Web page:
[SOLVED] Why are my cpu temps so high with aio liquid cooler?

warcraftfelix.123

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Hi Guys!
I have an Intel Core i7 9700k without any overclocking on a Gigabyte Z370 gaming x cooled by a Cooler Master MasterLiquid 120R. I have been experiencing high temperature values for the cpu, which is quite frightening. While rendering in Vegas pro, I'm getting around a maximum of 85 celsius degrees. My pump is connected in the CPU_FAN header and the fan of the radiator is plugged in one of the SYS_FAN headers. The reason of this setup is that I have no PUMP_HEADER on my motherboard and as far as I know this is the proper way in this case. My pump works on 100% all the time, and the radiator fan is set to one of the motherboard's heat sensors. I tried to set the radiator fan to change fan speed according to the cpu temp sensor, but since its temperature was so volatile, the sound of the fan was so changing and nerve-racking. I mean in changed in a few seconds from 900 to 2500 rpm. The most confusing was that it did these speedups while doing nothing on the pc only a few chrome tabs open or just while being on the desktop.... no idea. When playing CS:GO I have around 70-80 degrees, which is in my opinion quite a lot considering that CS:GO doesn't have too high requirements. One thing I thought was strange that when I'm checking my temps and clocks, clock values of the cpu are basically jumping or moving around. In a few seconds it changes from 900Mhz to 4700 then 1700 to 2900 and again 900, and all this when I'm just using chrome or meanwhile I'm writing this post. Is my cpu <Mod Edit> up are is there a solution? So stressful that I have an expensive cpu with liquid cooling and my temps are so high...
Thank you!
 
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120mm aio is on par with low end air cooler priced at $25
switching to better cooling should definitely help, but for i7-k is not enough while doing heavy stuff like rendering
single tower air priced at $80 or 240mm aio should be your lovest cooling point
should you want to overclock, then twin tower air cooler (something like noctua d15) or atleast 280mm aio
 
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120mm aio is on par with low end air cooler priced at $25
switching to better cooling should definitely help, but for i7-k is not enough while doing heavy stuff like rendering
single tower air priced at $80 or 240mm aio should be your lovest cooling point
should you want to overclock, then twin tower air cooler (something like noctua d15) or atleast 280mm aio
 
Reactions: drivinfast247

punkncat

Splendid
Ambassador
A 120 AIO probably isn't sufficient to cool that 9700K.

You should have the fans reacting to the CPU temp, not motherboard temp. It is not unusual to have the fan be rangy in demand to the CPU use. My own AIO is constantly changing speed while surfing, while converting documents, and so on. It remains steady at idle and when under a heavy load like gaming or large renders.

You might attempt to set the sensor back to the CPU and then manually set a fan curve that is both effective as well as tolerable.

Your fan/AIO placement can have a big impact on it's ability to cool. What case and placement? Other fans?
 

warcraftfelix.123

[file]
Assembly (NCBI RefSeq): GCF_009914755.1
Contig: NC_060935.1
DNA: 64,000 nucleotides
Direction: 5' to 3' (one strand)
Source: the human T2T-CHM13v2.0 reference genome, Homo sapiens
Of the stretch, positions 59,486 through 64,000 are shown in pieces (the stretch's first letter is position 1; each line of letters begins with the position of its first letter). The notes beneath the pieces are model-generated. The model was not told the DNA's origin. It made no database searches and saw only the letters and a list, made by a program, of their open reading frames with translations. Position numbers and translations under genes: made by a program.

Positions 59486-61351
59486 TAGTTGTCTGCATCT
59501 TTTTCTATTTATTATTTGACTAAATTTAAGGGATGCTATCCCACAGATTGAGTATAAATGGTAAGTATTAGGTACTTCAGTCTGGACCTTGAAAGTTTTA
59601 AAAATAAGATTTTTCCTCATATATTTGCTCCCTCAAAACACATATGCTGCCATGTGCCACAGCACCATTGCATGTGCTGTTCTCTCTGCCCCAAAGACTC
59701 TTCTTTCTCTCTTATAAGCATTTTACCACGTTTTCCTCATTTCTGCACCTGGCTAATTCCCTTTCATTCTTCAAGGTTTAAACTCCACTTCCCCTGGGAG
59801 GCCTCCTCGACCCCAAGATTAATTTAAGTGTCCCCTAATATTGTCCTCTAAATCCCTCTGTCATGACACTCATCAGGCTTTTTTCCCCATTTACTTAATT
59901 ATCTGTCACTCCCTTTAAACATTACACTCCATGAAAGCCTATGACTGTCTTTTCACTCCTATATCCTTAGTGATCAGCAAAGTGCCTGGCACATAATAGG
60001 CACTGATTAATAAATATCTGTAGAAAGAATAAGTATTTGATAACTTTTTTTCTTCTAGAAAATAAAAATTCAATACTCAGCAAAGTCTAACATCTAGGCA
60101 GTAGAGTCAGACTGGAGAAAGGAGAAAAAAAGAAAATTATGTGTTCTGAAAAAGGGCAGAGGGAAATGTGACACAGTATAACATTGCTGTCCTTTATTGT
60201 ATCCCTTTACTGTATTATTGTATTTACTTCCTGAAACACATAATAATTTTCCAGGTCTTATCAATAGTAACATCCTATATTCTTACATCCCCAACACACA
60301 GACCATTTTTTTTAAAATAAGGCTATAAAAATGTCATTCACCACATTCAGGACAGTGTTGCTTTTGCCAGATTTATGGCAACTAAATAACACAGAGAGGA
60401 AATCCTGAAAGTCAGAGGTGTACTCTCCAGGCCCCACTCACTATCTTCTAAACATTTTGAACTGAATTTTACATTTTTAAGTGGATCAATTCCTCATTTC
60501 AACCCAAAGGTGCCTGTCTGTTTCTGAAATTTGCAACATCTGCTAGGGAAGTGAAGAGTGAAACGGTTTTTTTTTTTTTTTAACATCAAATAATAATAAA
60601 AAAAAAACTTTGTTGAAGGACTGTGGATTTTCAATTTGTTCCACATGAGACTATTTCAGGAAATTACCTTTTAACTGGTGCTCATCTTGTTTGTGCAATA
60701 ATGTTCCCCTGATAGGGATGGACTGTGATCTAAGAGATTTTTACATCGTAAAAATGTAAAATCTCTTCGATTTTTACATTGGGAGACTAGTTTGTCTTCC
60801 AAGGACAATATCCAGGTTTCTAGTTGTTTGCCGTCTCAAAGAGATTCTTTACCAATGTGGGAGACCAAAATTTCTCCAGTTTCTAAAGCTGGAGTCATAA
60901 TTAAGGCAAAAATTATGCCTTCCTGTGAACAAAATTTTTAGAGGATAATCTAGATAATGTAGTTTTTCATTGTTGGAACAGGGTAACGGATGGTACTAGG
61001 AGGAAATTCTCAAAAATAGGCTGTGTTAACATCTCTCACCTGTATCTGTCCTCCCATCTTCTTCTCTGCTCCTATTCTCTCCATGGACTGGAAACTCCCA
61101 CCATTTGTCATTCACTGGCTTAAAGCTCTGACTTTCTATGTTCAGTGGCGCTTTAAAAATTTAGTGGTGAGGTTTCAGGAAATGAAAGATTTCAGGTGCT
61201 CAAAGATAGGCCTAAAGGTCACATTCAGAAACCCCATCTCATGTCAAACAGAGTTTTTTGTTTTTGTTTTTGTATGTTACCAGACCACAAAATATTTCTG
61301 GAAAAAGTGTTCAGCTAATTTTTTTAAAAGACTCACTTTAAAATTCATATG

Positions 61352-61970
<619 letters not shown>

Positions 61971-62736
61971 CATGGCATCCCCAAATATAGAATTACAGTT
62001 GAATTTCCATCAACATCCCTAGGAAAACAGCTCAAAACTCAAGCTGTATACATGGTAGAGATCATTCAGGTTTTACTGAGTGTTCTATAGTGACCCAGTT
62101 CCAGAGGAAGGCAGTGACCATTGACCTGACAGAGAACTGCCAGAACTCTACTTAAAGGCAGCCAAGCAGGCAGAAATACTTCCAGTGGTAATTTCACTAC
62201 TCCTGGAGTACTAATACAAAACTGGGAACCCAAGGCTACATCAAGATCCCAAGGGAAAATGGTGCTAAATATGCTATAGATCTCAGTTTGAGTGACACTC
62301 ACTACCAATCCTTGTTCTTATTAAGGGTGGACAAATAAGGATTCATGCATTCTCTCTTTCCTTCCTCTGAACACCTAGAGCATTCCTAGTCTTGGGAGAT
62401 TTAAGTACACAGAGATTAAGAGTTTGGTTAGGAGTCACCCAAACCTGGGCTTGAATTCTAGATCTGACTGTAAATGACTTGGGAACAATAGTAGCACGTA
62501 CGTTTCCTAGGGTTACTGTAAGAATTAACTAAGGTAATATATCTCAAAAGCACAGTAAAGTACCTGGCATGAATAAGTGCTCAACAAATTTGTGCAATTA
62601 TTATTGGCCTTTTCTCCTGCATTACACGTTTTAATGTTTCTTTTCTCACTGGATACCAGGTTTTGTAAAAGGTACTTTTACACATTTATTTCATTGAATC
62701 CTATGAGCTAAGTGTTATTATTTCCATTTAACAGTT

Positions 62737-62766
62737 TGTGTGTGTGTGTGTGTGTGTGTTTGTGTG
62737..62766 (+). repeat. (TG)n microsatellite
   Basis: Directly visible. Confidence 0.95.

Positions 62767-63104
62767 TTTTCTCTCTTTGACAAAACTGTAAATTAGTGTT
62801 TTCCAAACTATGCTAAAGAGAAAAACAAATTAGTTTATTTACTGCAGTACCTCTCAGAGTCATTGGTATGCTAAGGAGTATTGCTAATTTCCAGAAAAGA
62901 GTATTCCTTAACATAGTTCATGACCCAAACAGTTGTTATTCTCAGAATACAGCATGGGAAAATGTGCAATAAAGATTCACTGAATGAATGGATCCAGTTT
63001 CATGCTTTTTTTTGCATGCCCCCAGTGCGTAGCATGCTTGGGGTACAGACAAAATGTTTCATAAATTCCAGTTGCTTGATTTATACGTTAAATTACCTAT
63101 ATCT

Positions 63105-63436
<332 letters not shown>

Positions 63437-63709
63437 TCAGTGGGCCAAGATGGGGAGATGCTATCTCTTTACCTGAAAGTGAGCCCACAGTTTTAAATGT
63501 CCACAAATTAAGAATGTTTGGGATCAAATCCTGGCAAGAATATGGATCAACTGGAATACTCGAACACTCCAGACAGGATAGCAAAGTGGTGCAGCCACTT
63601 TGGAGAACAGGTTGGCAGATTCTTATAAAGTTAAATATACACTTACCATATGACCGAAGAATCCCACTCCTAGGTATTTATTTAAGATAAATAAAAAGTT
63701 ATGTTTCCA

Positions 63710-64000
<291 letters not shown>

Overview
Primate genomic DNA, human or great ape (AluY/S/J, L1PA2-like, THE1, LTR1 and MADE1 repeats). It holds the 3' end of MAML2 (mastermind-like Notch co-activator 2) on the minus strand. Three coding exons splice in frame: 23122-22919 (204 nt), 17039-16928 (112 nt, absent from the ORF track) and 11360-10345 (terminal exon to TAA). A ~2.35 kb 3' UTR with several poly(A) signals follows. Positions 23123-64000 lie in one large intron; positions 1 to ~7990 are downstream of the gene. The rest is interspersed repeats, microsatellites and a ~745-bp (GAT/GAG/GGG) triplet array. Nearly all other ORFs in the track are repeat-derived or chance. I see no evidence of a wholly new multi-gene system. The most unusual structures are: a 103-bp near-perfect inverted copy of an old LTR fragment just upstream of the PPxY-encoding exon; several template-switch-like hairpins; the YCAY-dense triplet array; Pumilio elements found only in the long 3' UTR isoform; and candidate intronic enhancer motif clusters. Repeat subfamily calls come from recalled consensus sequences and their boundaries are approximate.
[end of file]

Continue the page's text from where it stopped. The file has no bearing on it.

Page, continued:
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120mm aio is on par with low end air cooler priced at $25
switching to better cooling should definitely help, but for i7-k is not enough while doing heavy stuff like rendering
single tower air priced at $80 or 240mm aio should be your lovest cooling point
should you want to overclock, then twin tower air cooler (something like noctua d15) or atleast 280mm aio
Hi
thanks for quick answer.
What you're saying is considerable, but my problem is that this problem has been since only a few weeks. I haven't had such problem earlier.
 

warcraftfelix.123

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A 120 AIO probably isn't sufficient to cool that 9700K.

You should have the fans reacting to the CPU temp, not motherboard temp. It is not unusual to have the fan be rangy in demand to the CPU use. My own AIO is constantly changing speed while surfing, while converting documents, and so on. It remains steady at idle and when under a heavy load like gaming or large renders.

You might attempt to set the sensor back to the CPU and then manually set a fan curve that is both effective as well as tolerable.

Your fan/AIO placement can have a big impact on it's ability to cool. What case and placement? Other fans?
Hi
I will try to do that. But do you think that it's usual, that meanwhile the computer is "not used", for example i'm afk and no windows are open, the fan is still jumping between 900 and 2000 rpms? It's like the cpu works incorrectly and the temps are going high with no reason. Regarding the case and fans: I have a masterbox 5 pro which has the stock 3 fan, and of course the aio radiator fan, so 4 fans sum.
 
some background processes will run during idle, its normal
i have aio aswell with R7 3800x ,tho its 280mm aio, and mine fans are setup 60C -30%, 65C -35%, 70C-40%, 75C-45%, 80C-100%, aio is placed at top as exhaust, front intake and back exhaust are aswell configured to be non audible under 80C while keeping up with CPU temperatures (800-1000rpm during gaming)
during gaming its not audible, fans rampup pretty much just during stress test
 

warcraftfelix.123

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some background processes will run during idle, its normal
i have aio aswell with R7 3800x ,tho its 280mm aio, and mine fans are setup 60C -30%, 65C -35%, 70C-40%, 75C-45%, 80C-100%, aio is placed at top as exhaust, front intake and back exhaust are aswell configured to be non audible under 80C while keeping up with CPU temperatures